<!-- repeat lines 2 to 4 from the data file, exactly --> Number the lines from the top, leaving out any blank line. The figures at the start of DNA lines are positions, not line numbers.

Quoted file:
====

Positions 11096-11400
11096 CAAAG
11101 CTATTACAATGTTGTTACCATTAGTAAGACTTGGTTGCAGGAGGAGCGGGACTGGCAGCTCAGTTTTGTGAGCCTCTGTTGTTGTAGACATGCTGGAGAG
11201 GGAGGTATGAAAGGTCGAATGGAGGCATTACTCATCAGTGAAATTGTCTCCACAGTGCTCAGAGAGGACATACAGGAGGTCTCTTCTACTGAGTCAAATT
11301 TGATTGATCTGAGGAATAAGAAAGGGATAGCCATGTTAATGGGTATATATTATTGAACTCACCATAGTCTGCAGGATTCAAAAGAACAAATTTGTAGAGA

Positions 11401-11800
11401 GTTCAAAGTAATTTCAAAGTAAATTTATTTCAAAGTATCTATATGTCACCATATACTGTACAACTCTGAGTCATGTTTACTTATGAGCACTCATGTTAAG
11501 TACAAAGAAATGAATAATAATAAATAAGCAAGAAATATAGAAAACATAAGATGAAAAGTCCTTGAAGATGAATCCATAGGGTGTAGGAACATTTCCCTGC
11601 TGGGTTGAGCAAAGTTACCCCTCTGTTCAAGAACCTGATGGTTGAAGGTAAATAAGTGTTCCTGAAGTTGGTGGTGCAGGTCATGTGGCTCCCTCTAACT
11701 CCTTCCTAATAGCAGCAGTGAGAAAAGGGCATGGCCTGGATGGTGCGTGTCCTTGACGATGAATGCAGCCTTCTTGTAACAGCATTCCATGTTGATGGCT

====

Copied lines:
11096 CAAAG
11101 CTATTACAATGTTGTTACCATTAGTAAGACTTGGTTGCAGGAGGAGCGGGACTGGCAGCTCAGTTTTGTGAGCCTCTGTTGTTGTAGACATGCTGGAGAG
11201 GGAGGTATGAAAGGTCGAATGGAGGCATTACTCATCAGTGAAATTGTCTCCACAGTGCTCAGAGAGGACATACAGGAGGTCTCTTCTACTGAGTCAAATT